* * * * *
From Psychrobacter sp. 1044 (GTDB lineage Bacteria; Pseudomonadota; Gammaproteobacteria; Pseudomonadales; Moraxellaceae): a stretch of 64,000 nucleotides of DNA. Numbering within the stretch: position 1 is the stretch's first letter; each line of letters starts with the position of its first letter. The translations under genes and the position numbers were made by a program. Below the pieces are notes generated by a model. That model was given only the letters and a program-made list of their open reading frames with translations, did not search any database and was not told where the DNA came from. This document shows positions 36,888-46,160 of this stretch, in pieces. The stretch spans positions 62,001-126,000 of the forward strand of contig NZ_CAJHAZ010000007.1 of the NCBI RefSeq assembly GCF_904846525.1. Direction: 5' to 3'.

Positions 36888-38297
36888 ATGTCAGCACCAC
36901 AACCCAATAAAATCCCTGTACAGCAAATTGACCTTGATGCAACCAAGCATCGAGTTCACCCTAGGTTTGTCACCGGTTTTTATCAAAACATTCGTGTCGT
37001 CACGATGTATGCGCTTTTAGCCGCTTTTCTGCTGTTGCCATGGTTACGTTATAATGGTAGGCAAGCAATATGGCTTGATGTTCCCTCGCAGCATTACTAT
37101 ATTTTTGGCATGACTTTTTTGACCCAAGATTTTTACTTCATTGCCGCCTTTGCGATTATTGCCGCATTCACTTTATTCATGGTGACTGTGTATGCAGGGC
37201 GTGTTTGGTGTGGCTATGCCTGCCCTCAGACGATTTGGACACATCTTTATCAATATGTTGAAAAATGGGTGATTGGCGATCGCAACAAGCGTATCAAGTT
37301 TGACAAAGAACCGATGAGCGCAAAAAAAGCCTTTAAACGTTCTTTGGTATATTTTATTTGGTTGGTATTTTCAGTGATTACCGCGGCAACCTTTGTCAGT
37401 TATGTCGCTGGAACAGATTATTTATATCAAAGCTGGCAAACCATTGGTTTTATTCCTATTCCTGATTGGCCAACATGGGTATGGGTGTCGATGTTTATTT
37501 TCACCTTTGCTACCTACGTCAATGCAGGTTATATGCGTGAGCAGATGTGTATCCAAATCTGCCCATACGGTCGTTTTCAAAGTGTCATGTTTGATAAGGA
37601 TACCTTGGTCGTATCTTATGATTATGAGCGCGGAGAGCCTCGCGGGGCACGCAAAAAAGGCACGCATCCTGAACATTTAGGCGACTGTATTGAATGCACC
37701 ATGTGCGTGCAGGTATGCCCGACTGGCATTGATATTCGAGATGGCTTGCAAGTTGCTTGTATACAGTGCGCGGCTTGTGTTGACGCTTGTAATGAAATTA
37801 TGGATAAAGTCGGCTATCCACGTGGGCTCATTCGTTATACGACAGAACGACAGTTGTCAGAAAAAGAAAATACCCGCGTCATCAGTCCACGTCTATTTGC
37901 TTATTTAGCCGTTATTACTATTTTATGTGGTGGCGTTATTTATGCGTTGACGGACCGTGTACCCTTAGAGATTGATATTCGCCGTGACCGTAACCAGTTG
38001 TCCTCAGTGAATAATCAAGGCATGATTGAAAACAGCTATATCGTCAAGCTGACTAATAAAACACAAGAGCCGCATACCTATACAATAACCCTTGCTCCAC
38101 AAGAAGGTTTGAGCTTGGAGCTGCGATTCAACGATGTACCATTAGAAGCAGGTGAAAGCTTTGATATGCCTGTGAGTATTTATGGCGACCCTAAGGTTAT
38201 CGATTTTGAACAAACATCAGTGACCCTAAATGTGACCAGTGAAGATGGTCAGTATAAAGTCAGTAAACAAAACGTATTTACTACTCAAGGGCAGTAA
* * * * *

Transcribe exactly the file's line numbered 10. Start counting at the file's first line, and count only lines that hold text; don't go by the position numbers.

37501 TCACCTTTGCTACCTACGTCAATGCAGGTTATATGCGTGAGCAGATGTGTATCCAAATCTGCCCATACGGTCGTTTTCAAAGTGTCATGTTTGATAAGGA